Although the Canadian population may be aging, Canadian senior seniors are aging vibrantly, gracefully and independently.
As an example, Jim Matthews cites, “Recently, my 86-year-old mother had to give up her driver’s license due to some minor medical issues.” Matthews, the President of LeaseBusters, notes, “She decided not to try to write the test to get it reinstated; it was a personal decision but I believe she was getting tired of the new stresses of driving on the streets of suburban Toronto.”
What happened to Jim’s mother is becoming increasingly commonplace amongst our senior community that are still healthy and active enough to drive their vehicles. One day his mother was fine, the next day she was without a driver’s license and being subjected to an unexpected test.
The reality of her situation and the situation of other seniors is that they should continue to drive and enjoy their lives to the fullest – however, be prepared for the day when they have to “hang up” up their car keys and look to taxi services, Uber and family to help them with their transportation needs.
Which brings us to the most important component of seniors driving automobiles; the actual vehicles they are driving. Seniors should be driving newer, reliable, safe and technologically savvy vehicles in order to keep them, their passengers and other drivers on the road confident. Features such as blind-spot warning lights, lane departure warning monitors, autonomous braking to avoid crashes, rear camera are just a few features that make our drivers and our roads safer. Unfortunately, many of these options are available on newer cars that are often expensive to buy but reasonably priced to lease.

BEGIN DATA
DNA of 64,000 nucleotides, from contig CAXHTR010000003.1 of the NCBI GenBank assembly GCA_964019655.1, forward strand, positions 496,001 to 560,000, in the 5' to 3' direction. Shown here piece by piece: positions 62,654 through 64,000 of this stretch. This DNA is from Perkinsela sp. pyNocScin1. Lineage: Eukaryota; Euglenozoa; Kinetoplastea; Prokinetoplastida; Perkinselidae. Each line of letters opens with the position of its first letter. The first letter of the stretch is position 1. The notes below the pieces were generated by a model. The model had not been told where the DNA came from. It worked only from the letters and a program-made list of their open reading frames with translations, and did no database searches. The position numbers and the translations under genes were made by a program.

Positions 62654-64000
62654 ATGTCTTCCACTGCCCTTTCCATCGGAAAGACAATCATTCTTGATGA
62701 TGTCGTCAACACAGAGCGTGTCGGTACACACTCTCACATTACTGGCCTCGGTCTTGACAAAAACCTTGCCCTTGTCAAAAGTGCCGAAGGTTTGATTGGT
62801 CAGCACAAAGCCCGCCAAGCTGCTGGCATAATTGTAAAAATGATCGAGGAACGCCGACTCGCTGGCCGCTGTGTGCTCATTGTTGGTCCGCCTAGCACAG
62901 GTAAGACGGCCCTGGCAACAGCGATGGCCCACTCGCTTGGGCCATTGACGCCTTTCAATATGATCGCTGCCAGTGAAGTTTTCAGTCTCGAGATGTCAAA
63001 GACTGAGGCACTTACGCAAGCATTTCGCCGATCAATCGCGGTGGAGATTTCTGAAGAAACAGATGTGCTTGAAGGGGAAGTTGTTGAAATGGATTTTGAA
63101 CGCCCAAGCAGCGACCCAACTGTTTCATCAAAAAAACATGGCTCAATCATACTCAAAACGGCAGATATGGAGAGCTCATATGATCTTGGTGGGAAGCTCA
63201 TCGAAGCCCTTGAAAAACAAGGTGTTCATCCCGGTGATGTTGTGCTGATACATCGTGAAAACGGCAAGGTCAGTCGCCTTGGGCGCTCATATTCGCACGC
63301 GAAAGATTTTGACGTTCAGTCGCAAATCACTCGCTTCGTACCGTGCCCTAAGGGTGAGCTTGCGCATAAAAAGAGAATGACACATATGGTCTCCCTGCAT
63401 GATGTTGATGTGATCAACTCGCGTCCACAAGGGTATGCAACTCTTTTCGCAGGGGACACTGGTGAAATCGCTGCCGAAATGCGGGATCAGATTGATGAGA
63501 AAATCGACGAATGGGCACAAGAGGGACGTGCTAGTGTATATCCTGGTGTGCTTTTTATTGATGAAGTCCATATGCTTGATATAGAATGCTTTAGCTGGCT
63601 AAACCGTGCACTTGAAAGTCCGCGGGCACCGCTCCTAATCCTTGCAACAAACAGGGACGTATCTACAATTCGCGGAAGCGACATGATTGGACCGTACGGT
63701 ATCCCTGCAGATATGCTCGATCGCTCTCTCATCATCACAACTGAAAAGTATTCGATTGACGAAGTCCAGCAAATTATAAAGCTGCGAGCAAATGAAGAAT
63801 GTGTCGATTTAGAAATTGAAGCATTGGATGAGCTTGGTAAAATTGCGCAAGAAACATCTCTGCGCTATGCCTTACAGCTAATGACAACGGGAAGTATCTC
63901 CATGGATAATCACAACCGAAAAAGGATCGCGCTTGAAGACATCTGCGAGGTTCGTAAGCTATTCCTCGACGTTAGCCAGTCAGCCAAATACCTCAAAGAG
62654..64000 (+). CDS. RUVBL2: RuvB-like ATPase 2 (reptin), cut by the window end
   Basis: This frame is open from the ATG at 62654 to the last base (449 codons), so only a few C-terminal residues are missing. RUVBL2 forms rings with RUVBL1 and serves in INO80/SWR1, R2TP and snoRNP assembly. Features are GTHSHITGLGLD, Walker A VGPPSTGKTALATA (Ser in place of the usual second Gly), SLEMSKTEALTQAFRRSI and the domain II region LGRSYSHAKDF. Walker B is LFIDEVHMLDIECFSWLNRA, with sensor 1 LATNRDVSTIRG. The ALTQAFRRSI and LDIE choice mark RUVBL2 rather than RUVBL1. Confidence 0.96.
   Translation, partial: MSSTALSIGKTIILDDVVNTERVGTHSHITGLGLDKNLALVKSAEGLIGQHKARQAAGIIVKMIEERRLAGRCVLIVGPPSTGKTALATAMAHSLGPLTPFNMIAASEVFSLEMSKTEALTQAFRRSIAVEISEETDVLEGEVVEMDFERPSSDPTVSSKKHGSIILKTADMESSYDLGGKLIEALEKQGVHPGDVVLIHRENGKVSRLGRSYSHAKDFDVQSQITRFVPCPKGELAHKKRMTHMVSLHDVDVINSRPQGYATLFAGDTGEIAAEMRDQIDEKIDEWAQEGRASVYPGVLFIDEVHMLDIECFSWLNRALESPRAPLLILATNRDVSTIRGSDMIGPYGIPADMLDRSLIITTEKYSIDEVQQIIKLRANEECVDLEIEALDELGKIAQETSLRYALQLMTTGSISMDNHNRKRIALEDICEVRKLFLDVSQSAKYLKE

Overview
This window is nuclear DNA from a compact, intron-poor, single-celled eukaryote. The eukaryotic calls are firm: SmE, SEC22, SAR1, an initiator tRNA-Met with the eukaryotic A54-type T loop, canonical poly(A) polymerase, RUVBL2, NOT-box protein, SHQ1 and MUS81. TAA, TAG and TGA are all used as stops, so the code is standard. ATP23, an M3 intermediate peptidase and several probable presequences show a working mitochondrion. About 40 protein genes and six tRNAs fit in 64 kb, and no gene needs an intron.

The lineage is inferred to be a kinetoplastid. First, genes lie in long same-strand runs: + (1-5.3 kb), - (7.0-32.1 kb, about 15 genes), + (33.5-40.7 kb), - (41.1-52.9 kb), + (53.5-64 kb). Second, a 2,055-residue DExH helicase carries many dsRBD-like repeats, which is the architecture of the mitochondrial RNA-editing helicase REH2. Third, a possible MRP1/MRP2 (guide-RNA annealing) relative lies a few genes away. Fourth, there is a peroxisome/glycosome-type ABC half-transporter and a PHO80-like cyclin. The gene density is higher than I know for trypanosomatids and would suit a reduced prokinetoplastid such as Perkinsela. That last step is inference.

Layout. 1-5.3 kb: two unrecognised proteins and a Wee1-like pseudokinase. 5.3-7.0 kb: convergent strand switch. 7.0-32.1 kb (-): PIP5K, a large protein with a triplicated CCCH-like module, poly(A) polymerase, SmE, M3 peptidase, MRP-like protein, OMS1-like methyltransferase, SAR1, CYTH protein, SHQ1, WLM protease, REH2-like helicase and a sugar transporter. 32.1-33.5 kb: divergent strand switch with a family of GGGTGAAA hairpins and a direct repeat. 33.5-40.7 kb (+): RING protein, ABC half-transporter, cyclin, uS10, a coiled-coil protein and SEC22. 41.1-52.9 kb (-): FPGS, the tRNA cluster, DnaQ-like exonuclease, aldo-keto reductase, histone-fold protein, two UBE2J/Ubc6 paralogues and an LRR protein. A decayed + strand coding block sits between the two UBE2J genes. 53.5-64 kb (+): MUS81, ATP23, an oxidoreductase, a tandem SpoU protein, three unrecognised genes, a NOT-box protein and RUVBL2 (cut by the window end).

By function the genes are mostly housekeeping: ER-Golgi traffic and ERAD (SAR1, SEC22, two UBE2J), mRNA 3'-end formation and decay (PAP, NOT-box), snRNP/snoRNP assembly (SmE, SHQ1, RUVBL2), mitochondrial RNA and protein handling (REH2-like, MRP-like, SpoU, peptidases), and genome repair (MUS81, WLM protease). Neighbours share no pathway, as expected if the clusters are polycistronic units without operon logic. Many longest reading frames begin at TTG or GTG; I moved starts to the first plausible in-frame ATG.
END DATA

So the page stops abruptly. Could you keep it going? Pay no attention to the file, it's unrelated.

Additionally, most seniors are on fixed incomes that are predicated on interest or dividend income resulting from shrewd investment opportunities. Seniors shouldn’t be depleting the capital inside of these investments to purchase a new car; they should be using the investment income to pay for the lease’s monthly payment.
And finally, as was discussed from the onset, a senior’s life can change in an instant and they could find themselves in a position where they cannot drive their newer reliable vehicle. If they owned the vehicle and were forced to sell it; they could lose between 25% and 40% of what they paid for the vehicle. If they were leasing the vehicle; there are services available that will find a new buyer to take over the balance of the lease and only obligating the senior to pay some administrative fees to exit their obligation.
In the end, leasing new cars for seniors (rather than purchasing them) is a very positive step in safer roads and preserving the needed capital for seniors to be self-sustaining members of our society. For many seniors or people who have aging parents; when the discussion of reliable vehicles come up, this topic should be on the agenda.
Article by: Jim Matthews